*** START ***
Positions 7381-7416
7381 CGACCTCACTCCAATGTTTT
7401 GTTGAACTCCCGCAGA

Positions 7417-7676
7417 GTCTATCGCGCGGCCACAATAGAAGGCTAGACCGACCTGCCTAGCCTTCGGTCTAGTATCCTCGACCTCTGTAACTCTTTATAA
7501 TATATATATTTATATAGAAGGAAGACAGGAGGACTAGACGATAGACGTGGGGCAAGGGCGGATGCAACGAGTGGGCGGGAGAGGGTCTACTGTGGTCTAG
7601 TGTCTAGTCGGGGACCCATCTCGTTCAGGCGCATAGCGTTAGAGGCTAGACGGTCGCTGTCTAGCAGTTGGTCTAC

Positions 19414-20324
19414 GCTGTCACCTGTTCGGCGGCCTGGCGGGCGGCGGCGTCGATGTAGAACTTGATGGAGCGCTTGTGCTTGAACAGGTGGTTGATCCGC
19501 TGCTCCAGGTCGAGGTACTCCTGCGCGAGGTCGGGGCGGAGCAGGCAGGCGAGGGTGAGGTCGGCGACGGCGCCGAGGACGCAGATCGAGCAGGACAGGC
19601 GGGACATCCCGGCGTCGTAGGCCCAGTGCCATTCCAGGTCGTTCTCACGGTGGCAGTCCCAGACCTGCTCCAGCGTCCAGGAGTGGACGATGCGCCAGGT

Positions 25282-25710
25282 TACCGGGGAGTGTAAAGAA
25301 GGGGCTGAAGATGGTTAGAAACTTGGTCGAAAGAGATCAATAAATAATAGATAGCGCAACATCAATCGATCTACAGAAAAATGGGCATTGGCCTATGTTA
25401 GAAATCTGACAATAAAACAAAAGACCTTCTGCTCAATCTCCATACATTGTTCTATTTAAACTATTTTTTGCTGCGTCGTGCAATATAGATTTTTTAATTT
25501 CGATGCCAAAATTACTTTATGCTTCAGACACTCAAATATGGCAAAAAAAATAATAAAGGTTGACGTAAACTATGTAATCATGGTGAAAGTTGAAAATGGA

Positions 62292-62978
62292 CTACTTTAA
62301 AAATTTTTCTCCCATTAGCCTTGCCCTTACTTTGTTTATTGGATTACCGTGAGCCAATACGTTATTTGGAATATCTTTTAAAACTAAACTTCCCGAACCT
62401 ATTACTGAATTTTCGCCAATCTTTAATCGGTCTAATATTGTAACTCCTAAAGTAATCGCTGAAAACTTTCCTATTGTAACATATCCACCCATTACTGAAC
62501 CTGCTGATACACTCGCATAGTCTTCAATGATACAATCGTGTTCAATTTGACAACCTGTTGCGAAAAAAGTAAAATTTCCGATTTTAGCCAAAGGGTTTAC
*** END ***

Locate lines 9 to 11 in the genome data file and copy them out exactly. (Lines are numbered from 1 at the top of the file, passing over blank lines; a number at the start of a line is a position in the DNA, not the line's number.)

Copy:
19414 GCTGTCACCTGTTCGGCGGCCTGGCGGGCGGCGGCGTCGATGTAGAACTTGATGGAGCGCTTGTGCTTGAACAGGTGGTTGATCCGC
19501 TGCTCCAGGTCGAGGTACTCCTGCGCGAGGTCGGGGCGGAGCAGGCAGGCGAGGGTGAGGTCGGCGACGGCGCCGAGGACGCAGATCGAGCAGGACAGGC
19601 GGGACATCCCGGCGTCGTAGGCCCAGTGCCATTCCAGGTCGTTCTCACGGTGGCAGTCCCAGACCTGCTCCAGCGTCCAGGAGTGGACGATGCGCCAGGT